The Artist Birthday Series

Dwinell Grant

After five months, he left the National Academy and in 1935 became an instructor in art and director of dramatics at Wittenberg College in Ohio. By this time, Grant’s paintings were nonobjective, and he had come to believe that nonobjectivism “is a part of the earth itself. … In creating it we do not say something about something else, but rather we produce a rhythm which is a part of nature’s rhythm and just as deep and fundamental as a heartbeat, a thunderstorm, the sequence of day and night or the growth of a girl into womanhood. . . . Nature is not something to be commented on, it is something to be.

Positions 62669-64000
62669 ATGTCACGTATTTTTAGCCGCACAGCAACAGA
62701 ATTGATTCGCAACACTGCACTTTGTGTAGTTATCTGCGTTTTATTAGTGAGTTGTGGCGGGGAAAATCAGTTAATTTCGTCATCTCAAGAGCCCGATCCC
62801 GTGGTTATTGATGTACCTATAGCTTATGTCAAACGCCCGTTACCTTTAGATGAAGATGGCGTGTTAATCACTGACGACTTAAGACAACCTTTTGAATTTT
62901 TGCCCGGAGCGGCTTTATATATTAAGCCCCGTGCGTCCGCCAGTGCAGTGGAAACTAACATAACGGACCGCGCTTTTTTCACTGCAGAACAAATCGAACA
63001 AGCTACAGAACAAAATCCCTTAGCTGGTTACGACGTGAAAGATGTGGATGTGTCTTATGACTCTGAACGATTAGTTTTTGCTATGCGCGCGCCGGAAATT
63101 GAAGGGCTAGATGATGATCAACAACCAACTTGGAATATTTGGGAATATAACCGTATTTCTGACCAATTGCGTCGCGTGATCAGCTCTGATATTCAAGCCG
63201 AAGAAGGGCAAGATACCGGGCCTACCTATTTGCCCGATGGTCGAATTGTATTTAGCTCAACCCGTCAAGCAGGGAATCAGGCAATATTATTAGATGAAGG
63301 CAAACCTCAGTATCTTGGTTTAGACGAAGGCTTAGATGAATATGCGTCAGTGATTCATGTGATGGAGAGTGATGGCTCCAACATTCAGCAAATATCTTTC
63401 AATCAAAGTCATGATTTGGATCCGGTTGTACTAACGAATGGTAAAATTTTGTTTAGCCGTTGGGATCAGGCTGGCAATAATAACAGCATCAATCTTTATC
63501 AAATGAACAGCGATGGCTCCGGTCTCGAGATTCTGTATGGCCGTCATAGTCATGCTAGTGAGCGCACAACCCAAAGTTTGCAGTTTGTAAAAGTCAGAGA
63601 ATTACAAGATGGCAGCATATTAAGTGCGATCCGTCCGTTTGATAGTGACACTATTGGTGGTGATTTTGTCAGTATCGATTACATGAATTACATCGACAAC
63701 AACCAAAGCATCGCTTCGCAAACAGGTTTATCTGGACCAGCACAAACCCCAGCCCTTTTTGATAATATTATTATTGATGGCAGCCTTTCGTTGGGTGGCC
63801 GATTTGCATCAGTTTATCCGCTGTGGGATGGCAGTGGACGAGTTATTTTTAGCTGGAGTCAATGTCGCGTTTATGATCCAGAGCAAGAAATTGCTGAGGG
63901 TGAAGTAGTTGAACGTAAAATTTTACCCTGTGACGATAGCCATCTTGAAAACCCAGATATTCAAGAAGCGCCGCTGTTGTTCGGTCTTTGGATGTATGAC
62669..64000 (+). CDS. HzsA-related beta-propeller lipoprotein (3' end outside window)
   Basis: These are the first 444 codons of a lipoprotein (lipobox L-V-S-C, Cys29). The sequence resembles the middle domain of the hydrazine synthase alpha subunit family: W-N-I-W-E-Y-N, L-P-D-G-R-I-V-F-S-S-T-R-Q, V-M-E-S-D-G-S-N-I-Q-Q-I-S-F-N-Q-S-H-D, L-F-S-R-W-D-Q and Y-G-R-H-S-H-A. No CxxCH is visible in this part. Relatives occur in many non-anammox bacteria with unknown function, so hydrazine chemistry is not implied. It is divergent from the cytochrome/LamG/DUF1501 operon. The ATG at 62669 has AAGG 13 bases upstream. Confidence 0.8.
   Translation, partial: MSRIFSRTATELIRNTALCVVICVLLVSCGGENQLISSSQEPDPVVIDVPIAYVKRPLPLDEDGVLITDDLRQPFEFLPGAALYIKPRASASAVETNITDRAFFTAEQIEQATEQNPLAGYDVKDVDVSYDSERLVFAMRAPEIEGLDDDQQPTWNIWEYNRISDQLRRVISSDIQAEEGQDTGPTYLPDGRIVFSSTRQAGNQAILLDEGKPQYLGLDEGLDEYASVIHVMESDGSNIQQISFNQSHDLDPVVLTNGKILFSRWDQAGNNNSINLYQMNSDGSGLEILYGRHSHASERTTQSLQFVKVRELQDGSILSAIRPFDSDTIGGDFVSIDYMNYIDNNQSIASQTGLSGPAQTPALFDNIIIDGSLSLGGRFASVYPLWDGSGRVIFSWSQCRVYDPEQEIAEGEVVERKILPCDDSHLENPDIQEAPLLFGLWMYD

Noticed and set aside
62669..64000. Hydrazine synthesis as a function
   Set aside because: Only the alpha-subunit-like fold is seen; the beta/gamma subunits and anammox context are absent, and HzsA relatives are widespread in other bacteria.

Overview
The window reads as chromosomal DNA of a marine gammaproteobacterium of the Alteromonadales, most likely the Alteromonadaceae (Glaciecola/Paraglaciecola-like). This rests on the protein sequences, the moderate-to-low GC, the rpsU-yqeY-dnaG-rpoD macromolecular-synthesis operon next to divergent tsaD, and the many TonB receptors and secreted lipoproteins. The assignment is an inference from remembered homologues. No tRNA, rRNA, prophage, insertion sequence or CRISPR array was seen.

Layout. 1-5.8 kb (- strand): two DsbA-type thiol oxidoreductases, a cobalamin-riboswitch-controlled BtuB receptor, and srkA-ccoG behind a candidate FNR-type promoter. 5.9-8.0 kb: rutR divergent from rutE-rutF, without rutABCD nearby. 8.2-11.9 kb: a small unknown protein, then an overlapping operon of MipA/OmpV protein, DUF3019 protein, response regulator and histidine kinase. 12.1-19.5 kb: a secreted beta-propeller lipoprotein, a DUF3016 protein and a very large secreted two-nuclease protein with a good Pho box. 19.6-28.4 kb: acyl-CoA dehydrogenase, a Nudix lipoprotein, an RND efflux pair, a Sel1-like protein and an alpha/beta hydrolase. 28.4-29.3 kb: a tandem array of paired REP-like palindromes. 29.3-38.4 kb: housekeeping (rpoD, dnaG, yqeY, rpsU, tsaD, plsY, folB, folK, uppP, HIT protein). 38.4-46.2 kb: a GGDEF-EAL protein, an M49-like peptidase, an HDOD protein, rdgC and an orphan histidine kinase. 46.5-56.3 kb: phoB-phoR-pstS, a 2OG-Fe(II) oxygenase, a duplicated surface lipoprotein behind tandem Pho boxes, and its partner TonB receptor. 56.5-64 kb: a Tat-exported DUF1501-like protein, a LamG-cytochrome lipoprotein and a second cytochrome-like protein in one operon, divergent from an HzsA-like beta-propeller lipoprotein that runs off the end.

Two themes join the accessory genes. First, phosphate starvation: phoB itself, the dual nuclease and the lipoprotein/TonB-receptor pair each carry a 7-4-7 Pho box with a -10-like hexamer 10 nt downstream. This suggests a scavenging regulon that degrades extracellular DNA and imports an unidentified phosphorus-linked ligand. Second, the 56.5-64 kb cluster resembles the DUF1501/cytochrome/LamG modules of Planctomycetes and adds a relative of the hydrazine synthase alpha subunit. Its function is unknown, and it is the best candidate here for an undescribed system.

At Wittenberg, Grant had little time to paint, however his work with the drama department provided an outlet for his innovative ideas. For an experimental, symphonic drama, Grant designed and built a large, nonobjective construction, painted it gray, then lit it with colored lights controlled by dimmer switches. By varying the intensity of the lights, he found he could change the color, and therefore the mood, of the dramatic presentation. Although Grant’s avant-garde ideas soon brought him criticism at Wittenberg, his friends at the Dayton Art Institute encouraged his work, and suggested he write to Hilla Rebay at the Guggenheim Foundation for support.

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